It’s How You Play the Game
David Skinner, cheering section.
Dec 16, 2013, Vol. 19, No. 14 • By DAVID SKINNER
I was on the sidelines at my daughter’s 11-and-under travel soccer game. It had been a successful season, but today they were being outmuscled by a very physical team from Warrenton. With a strong wind blowing against them and only one substitute on the bench, the Alexandria Heat were on the wrong side of a 5-0 rout.
Late in the second half an errant ball went in their goal off a defender’s foot, which is always disheartening. A particularly stout fan, I continued clapping and cheering, though now a lonely voice on a quiet sideline. I was confident that our girls could score a goal or two before the final whistle. They’re better than this, I kept thinking.
Then it happened again, a few minutes later, in a classic bungle of a high ball that, untouched, would have skidded safely out of bounds. Instead, it caught the raised leg of a well-meaning defender and was redirected into her own goal.
I wish I could say that, at that moment, I was thinking of how that player must have felt, but I was too disappointed. I felt betrayed. My hands stopped clapping and I stood there as silent as any other parent while a voice in my head screamed, How could you?
Parents now make up a category of sports fan almost as notorious as the drunken goons of European soccer. And not without reason. Who hasn’t witnessed the red-faced parent with pointed finger lay into their poor little kid just moments after a tough loss? And what about the screaming dad who, at this very game, after his daughter was ejected for a flagrant two-handed push that put her opponent flat on the ground, yelled, Oh, come on! Gimme a break!
A lot of effort is directed toward regulating parental involvement in youth sports these days. Coaches and managers instruct parents on how to cheer from the sidelines. They tell us we must root for all the players and not yell specific instructions like, “Come on, pass to my daughter, you ball hog.”
After each game, the parents in our league get rated on how they affected the overall tone. A club rule even says that parents may not speak to coaches for 24 hours after a game. This cooling-off period is intended to save us lunatic parents from flying into a rage at the coach for leaving our little Abby Wambach at right fullback when obviously she should have been playing center forward so she and her team could have finally scored a goal, you know, coach, a goal! Remember those?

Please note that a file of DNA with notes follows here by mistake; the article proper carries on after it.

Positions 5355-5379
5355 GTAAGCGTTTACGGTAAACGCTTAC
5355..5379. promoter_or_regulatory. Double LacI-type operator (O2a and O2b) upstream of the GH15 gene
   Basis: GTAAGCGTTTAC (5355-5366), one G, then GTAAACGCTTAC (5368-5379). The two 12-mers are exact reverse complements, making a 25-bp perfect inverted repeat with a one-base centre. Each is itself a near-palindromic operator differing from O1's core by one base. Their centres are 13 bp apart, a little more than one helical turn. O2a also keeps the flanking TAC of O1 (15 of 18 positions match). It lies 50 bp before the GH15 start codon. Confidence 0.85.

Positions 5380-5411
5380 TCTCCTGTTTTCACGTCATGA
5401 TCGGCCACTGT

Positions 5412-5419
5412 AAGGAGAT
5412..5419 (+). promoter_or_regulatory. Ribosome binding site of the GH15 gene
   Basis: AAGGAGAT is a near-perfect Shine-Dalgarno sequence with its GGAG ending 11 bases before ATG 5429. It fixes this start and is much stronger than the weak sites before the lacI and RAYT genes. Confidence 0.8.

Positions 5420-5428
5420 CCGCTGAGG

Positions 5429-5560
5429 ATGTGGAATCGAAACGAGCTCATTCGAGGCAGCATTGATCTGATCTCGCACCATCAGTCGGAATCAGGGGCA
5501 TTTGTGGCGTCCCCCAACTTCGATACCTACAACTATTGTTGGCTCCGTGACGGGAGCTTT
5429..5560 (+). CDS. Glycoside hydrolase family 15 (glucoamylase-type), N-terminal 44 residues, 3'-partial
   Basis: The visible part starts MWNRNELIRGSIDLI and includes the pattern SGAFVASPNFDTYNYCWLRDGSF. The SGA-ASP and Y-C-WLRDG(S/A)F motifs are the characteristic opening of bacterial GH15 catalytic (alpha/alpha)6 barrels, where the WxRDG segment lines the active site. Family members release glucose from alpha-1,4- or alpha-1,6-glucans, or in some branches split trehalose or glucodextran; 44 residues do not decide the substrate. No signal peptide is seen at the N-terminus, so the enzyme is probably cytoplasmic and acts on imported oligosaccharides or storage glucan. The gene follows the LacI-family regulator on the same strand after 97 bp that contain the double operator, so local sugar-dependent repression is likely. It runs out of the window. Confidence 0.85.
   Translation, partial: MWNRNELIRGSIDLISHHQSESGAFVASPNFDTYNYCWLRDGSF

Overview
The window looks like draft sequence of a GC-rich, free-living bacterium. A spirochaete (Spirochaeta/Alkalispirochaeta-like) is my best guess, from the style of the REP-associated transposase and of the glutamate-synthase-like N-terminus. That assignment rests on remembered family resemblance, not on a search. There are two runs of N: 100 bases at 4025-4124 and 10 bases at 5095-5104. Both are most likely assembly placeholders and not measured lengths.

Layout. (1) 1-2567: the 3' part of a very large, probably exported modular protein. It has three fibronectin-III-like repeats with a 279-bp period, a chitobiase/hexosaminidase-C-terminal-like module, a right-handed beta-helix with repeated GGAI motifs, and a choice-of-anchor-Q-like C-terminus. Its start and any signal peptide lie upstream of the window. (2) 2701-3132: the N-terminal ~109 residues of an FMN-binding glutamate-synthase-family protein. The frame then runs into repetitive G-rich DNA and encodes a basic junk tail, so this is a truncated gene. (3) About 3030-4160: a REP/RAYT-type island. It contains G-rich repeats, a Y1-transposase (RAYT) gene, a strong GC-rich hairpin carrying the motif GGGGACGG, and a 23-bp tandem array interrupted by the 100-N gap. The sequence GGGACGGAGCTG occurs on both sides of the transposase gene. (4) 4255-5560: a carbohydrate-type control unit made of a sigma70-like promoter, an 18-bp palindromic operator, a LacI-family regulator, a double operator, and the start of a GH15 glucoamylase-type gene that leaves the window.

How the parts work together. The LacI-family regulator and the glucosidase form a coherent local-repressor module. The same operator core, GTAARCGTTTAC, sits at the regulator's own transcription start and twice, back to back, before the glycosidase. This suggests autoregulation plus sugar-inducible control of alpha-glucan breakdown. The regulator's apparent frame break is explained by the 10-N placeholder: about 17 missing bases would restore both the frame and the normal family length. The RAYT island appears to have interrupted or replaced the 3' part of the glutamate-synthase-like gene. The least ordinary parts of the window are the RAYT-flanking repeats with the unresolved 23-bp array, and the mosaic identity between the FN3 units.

One wonders, however, if parents aren’t being scapegoated for some of the more unpleasant aspects of competition, which can only be reduced by so much. Adults can say fun is the most important thing, players can shake hands afterwards saying, “Good game, good game, good game,” and sportsmanship can be praised in heroic odes sung at the breakfast table, but losing always leaves a bit of pain in the very place where you stored your hopes for a victory.
Still, with the end of the fall season, I have been thinking more about how parents should conduct themselves. And, honestly, I see nothing wrong with vigorously cheering for your team. I am a bit of a yeller, and I am not about to stop whooping, hollering, and generally carrying on, especially when my daughter pounds a ball high into the corner of the net from 20 yards out.
But there is something important—and obvious—about the fact that these players are our children. We should not only cheer for them. We should identify with them. When we are disappointed, they are disappointed. And, corny but true, learning how to lose is one of the great lessons sports can impart, to young athletes and parents alike.
As it happened, I had a game of my own the next evening. After about 27 years of not playing in an actual soccer match, I was stepping into a pretty serious 40-and-over co-ed game as a substitute defender.
I can still run and kick decently, but doing so in a hard-fought game left my legs feeling like rotted wood. Midway through the second half, I stood in front of my own goal as a waist-high ball came at me. Untouched, it would have passed safely, but I knew what a player is supposed to do in this situation.
Only I was moving too slowly to capture the ball softly with my chest. Instead, I lifted my creaking right leg to make the stop. But my angle was bad. Bam! The ball flew off my foot and into our net.
It was exactly what the defender on my daughter’s team had done the day before. And, just like her, I shook my head, resumed my position, and got ready for the kickoff.
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